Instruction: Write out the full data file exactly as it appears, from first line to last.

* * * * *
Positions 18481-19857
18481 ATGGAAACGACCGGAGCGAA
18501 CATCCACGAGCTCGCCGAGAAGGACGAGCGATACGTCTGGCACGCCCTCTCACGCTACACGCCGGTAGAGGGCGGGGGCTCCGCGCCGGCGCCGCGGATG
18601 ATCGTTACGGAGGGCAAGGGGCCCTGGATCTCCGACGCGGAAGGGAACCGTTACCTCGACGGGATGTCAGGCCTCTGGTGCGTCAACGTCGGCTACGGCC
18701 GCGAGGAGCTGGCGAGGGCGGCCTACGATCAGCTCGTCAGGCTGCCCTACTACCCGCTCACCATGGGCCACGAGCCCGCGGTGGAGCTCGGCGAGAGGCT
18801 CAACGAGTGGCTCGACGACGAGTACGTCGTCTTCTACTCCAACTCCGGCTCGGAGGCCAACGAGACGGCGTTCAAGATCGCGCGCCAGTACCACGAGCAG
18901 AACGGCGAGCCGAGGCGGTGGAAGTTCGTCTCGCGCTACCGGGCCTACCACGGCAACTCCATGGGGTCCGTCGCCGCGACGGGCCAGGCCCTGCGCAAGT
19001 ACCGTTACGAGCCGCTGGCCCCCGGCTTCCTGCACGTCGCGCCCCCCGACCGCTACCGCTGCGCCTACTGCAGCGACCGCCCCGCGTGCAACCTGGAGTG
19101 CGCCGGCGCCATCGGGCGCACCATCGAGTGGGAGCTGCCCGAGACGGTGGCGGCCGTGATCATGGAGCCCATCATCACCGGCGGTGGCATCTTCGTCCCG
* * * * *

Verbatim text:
Positions 18481-19857
18481 ATGGAAACGACCGGAGCGAA
18501 CATCCACGAGCTCGCCGAGAAGGACGAGCGATACGTCTGGCACGCCCTCTCACGCTACACGCCGGTAGAGGGCGGGGGCTCCGCGCCGGCGCCGCGGATG
18601 ATCGTTACGGAGGGCAAGGGGCCCTGGATCTCCGACGCGGAAGGGAACCGTTACCTCGACGGGATGTCAGGCCTCTGGTGCGTCAACGTCGGCTACGGCC
18701 GCGAGGAGCTGGCGAGGGCGGCCTACGATCAGCTCGTCAGGCTGCCCTACTACCCGCTCACCATGGGCCACGAGCCCGCGGTGGAGCTCGGCGAGAGGCT
18801 CAACGAGTGGCTCGACGACGAGTACGTCGTCTTCTACTCCAACTCCGGCTCGGAGGCCAACGAGACGGCGTTCAAGATCGCGCGCCAGTACCACGAGCAG
18901 AACGGCGAGCCGAGGCGGTGGAAGTTCGTCTCGCGCTACCGGGCCTACCACGGCAACTCCATGGGGTCCGTCGCCGCGACGGGCCAGGCCCTGCGCAAGT
19001 ACCGTTACGAGCCGCTGGCCCCCGGCTTCCTGCACGTCGCGCCCCCCGACCGCTACCGCTGCGCCTACTGCAGCGACCGCCCCGCGTGCAACCTGGAGTG
19101 CGCCGGCGCCATCGGGCGCACCATCGAGTGGGAGCTGCCCGAGACGGTGGCGGCCGTGATCATGGAGCCCATCATCACCGGCGGTGGCATCTTCGTCCCG